Reporting Edward Moody
PINE CITY, Minn. (AP/WCCO) — Four people were killed and a fifth was injured in a collision between a pickup truck and semi in eastern Minnesota, sheriff’s officials said.
The five were in a pickup truck that turned in front of the semi at an intersection Tuesday evening near Askov in Pine County, deputies said. Killed in the collision were two men, ages 58 and 21, a 20-year-old woman and a 17-year-old girl. A 21-year-old man was injured.
Some of the victims were related, Pine County Chief Sheriff Deputy Steven Blackwell said. All were from Askov or the surrounding area.
“The responding deputy did recognize one of them right away by face,” the chief deputy said.
Two of the four people who died were riding in the open bed of the pickup when the crash happened near the farming community of about 400, Blackwell said.
Minnesota has few restrictions on people riding in a pickup bed, State Patrol Lt. Eric Roeske said. One prevents youngsters in the back who are covered by child safety seat laws, Roeske said.
No one of any age can ride in a pickup bed if a seat up front is unoccupied, Roeske said. Neither restriction applied in this crash.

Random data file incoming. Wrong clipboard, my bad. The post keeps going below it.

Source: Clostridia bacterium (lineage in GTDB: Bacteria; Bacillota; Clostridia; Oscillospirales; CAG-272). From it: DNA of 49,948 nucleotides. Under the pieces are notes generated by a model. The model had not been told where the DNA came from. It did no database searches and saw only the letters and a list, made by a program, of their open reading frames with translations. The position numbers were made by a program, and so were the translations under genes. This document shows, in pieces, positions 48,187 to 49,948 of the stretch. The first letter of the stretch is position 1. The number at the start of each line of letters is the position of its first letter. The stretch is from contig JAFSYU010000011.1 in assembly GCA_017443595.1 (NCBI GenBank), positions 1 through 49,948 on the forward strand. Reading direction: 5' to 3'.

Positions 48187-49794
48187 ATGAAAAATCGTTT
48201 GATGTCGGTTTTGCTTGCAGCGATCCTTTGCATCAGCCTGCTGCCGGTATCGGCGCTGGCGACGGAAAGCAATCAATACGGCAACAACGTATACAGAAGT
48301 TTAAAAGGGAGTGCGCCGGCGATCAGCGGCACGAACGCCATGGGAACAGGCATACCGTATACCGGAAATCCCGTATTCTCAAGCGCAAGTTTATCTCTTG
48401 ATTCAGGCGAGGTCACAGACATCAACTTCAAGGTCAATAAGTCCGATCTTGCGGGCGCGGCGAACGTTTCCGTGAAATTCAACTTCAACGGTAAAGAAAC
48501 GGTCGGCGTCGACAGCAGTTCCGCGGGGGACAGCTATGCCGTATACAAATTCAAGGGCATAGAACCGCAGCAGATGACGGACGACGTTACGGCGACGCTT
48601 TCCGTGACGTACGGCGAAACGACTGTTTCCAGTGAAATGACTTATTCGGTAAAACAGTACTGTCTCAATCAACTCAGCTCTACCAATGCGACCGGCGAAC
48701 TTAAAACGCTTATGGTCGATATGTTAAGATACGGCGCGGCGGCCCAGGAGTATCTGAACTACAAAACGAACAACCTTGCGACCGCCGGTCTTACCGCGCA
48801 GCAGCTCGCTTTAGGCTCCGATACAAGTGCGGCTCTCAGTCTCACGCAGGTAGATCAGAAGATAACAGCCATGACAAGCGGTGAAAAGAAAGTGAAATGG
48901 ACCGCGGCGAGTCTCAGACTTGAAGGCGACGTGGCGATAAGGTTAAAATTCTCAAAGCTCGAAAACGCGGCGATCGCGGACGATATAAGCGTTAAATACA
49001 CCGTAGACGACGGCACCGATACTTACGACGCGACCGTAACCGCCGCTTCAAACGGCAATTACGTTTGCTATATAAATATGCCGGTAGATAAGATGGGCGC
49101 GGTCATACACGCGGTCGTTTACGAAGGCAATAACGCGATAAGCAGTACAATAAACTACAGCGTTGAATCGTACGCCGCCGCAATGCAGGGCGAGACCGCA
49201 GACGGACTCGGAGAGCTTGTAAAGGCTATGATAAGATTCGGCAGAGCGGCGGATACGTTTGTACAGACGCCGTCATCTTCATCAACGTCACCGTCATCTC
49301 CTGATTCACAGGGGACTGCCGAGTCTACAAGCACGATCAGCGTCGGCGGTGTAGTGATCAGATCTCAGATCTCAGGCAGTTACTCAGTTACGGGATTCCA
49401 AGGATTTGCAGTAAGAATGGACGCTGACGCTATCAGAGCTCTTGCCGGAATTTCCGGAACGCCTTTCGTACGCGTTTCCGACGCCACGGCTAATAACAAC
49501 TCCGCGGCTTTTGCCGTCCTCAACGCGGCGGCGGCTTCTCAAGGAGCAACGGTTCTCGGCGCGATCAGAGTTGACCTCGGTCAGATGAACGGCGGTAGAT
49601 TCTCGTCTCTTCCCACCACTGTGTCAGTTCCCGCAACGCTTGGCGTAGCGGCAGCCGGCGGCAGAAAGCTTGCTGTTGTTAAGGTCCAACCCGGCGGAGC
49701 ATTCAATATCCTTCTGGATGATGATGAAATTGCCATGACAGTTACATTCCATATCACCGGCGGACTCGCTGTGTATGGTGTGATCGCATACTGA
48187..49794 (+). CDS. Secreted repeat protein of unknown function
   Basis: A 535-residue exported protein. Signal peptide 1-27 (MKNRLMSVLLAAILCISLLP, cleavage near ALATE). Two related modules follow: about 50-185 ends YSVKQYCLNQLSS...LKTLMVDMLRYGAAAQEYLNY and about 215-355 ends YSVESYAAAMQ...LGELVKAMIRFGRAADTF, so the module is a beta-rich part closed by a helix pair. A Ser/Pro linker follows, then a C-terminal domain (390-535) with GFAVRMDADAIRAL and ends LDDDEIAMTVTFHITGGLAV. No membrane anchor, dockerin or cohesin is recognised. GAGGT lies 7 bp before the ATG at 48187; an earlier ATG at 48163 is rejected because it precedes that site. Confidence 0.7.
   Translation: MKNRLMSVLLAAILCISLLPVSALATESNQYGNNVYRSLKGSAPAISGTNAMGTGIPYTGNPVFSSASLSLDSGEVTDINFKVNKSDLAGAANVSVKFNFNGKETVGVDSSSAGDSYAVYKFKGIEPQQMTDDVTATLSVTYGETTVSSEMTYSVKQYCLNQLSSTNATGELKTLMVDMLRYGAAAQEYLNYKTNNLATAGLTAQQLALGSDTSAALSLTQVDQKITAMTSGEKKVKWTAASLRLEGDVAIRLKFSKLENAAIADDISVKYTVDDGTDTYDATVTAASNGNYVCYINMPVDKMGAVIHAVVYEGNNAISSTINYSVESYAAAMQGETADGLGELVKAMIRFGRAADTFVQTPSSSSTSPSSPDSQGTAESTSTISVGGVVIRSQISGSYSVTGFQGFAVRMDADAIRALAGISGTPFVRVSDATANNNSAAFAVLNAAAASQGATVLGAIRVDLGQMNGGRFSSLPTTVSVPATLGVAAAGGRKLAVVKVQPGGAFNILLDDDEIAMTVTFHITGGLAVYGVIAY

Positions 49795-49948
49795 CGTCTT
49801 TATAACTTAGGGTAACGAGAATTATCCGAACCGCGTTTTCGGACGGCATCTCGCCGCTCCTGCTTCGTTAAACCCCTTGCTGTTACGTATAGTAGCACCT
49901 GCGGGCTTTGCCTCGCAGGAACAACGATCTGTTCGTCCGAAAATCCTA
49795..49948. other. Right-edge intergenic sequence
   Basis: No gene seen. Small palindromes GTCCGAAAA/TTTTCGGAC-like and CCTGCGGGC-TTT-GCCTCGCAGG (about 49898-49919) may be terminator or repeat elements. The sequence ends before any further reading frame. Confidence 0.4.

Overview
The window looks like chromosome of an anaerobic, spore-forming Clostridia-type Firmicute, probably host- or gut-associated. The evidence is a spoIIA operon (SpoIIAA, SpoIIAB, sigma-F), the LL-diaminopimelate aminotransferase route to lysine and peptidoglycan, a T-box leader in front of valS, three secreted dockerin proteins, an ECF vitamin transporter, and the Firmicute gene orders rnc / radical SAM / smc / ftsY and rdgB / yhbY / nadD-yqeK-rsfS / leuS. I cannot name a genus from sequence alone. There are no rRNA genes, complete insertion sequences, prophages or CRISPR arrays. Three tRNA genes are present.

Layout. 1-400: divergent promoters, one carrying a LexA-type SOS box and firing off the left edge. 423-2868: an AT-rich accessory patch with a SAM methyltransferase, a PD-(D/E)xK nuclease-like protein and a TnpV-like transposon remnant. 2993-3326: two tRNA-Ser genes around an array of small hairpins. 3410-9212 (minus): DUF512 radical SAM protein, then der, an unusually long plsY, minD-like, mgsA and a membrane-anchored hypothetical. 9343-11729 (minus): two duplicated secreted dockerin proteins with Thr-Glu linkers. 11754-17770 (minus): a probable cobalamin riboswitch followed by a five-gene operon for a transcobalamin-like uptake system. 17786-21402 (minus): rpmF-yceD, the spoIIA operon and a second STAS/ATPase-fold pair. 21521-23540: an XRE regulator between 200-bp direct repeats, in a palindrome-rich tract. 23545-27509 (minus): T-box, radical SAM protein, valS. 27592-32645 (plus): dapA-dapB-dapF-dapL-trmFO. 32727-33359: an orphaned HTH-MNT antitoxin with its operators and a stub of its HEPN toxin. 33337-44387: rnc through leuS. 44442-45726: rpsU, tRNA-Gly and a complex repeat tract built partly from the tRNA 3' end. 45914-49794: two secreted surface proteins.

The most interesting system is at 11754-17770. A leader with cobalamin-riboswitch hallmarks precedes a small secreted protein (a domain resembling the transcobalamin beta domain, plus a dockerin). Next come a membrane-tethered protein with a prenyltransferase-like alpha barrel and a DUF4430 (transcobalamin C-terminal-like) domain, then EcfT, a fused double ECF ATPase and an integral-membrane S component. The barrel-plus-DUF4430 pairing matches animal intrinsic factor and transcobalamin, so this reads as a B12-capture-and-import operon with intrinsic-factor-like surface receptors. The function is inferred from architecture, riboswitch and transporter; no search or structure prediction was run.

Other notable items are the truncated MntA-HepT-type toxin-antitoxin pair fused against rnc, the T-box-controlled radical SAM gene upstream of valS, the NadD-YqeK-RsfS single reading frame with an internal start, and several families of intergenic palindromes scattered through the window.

The semi was traveling 55 mph, Blackwell said. The wreck was so violent that it was not immediately known whether the three people in the pickup’s cab were wearing their seat belts, he said.
“The wreckage is so bad you can barely recognize the truck,” Blackwell said, adding that debris scattered hundreds of feet into the nearby woods. The semi hit the passenger side of the pickup where the 58-year-old victim was seated, he said. Blackwell declined to say who was driving the pickup.
Blackwell said the victims, all thrown from the pickup, may have been transporting items from one farm to another when the accident happened because wood and other things were strewn about the crash scene. There was no indication alcohol was involved in the crash, he said.
Names of the victims were not immediately released. Three of the victims graduated in recent years from East Central High School and the 17-year-old girl who died attended nearby Crossroads Center for Learning.
Askov City Clerk Connie Ecklund said “there’s a lot of mourning going on” in the town.
“We’re an extremely close-knit community,” Ecklund said. “This is a real shock to people.”
Grief counselors spent the day helping students at both schools cope.
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